Officials consider competing plans for $1-billion iPad project
School district officials on Tuesday will consider conflicting proposals for the future of a $1-billion effort to provide iPads to every Los Angeles student. One proposal, if passed, could slow down and even curtail the rollout.
A proposal by board member Monica Ratliff would result in the most sweeping changes. She calls for ending the rollout with the 47 schools specified as the first group and using the current school year to work out more-detailed procedures for managing the devices.
She also proposes delaying a vote to continue or alter the project until after the school year, leaving open the possibility that the school system would choose another vendor or revisit the current contract.
In the meantime, she wants the coming months used as an evaluation period — of both the iPads and alternative computers already in use within the district, such as laptops and Google Chromebooks. In addition, she’d like to compare the iPads’ curriculum, supplied by Pearson, with other options.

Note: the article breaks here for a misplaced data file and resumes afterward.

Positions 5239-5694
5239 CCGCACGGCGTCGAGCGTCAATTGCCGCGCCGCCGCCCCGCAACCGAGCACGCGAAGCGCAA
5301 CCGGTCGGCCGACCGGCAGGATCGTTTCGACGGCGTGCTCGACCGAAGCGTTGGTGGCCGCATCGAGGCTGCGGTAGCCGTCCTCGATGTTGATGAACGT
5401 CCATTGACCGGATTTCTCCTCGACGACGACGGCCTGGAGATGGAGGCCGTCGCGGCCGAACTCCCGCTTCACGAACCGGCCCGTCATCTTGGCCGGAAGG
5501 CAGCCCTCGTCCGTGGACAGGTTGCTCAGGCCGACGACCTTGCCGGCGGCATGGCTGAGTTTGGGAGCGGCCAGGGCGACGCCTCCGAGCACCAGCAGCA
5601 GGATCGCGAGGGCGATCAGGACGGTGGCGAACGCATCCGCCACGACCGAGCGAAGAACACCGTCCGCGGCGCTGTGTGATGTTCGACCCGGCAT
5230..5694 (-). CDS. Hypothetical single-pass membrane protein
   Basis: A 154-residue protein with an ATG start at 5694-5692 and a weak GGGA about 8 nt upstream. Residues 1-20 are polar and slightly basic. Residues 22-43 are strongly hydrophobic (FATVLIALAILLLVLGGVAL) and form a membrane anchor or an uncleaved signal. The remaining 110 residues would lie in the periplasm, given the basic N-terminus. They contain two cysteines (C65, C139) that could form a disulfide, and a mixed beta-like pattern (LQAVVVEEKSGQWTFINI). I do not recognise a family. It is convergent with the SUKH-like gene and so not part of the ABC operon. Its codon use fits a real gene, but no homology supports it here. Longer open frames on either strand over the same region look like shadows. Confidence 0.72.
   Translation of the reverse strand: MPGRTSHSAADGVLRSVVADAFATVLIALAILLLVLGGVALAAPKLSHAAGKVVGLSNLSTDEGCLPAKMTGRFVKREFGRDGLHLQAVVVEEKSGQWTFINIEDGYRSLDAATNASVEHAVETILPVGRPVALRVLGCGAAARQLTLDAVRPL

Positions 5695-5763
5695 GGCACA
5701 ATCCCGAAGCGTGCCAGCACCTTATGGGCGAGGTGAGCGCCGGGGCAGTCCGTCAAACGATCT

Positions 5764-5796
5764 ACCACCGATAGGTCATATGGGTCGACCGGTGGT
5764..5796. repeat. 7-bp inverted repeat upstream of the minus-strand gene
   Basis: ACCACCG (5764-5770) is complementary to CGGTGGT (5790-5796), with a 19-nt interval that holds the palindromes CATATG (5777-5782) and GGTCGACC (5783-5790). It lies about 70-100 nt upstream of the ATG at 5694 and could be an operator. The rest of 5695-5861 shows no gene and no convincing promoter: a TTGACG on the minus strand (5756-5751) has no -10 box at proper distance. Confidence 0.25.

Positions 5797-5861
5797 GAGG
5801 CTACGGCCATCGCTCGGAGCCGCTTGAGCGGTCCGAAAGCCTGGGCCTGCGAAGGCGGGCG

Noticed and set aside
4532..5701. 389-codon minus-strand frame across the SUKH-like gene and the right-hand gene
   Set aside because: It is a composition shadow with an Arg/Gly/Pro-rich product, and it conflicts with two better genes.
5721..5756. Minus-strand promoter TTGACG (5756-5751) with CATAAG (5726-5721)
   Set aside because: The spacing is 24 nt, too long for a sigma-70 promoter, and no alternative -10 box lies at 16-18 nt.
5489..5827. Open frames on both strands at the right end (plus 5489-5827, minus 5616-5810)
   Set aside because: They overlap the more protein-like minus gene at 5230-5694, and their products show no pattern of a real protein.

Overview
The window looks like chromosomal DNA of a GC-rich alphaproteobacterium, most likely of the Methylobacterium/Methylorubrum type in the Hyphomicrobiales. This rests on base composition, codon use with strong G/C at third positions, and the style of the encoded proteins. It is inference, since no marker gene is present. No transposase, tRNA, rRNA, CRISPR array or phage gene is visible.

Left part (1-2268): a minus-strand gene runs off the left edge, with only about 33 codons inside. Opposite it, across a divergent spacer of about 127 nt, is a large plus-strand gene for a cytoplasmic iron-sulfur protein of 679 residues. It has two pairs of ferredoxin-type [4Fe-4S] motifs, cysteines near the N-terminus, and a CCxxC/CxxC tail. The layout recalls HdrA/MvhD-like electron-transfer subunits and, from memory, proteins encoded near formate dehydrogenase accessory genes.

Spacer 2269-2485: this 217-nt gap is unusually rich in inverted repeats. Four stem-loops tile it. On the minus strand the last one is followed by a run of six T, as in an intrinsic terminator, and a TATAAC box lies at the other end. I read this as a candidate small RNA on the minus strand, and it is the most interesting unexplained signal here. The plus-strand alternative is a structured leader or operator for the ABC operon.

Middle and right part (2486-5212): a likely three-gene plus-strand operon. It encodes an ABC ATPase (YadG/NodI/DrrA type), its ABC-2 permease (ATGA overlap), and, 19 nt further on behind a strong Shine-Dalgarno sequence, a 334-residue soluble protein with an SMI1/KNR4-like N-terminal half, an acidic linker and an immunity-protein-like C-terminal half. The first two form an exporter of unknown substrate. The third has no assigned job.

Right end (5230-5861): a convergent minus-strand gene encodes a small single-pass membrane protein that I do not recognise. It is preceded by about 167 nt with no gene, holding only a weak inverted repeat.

In response to Ratliff’s motion, board member Monica Garcia said she’s ready to move full speed ahead. She’s proposed rolling out the next phase entirely within her board district. (L.A. Unified is divided into seven board districts.)
“If you don’t want it in your district, I welcome it in mine,” Garcia said last week.
The latest addition to the meeting agenda is the plan from the senior staff and L.A. schools Supt. John Deasy. Under this proposal, the iPad project would continue at 36 additional campuses before standardized tests scheduled for the spring. Deasy had planned to bring forward a version of this plan in December, but Ratliff’s resolution could render it meaningless, so he decided to put it on the table Tuesday.
“If the board decides to approve the resolution of Ms. Garcia or of Ms. Ratfliff, it won’t take action on what the administration spent two years preparing,” Deasy said Monday. “We wanted a fair hearing on this and have it discussed along with all of these competing ideas.”
The superintendent added that one immediate result of Ratliff’s motion would be having to change testing plans — there would no longer be enough iPads in the system to accommodate all students this spring.
Any proposal that involves spending school bond money must go for review to the appointed Bond Oversight Committee. The school board doesn’t have to follow the committee’s recommendations, but it typically does.
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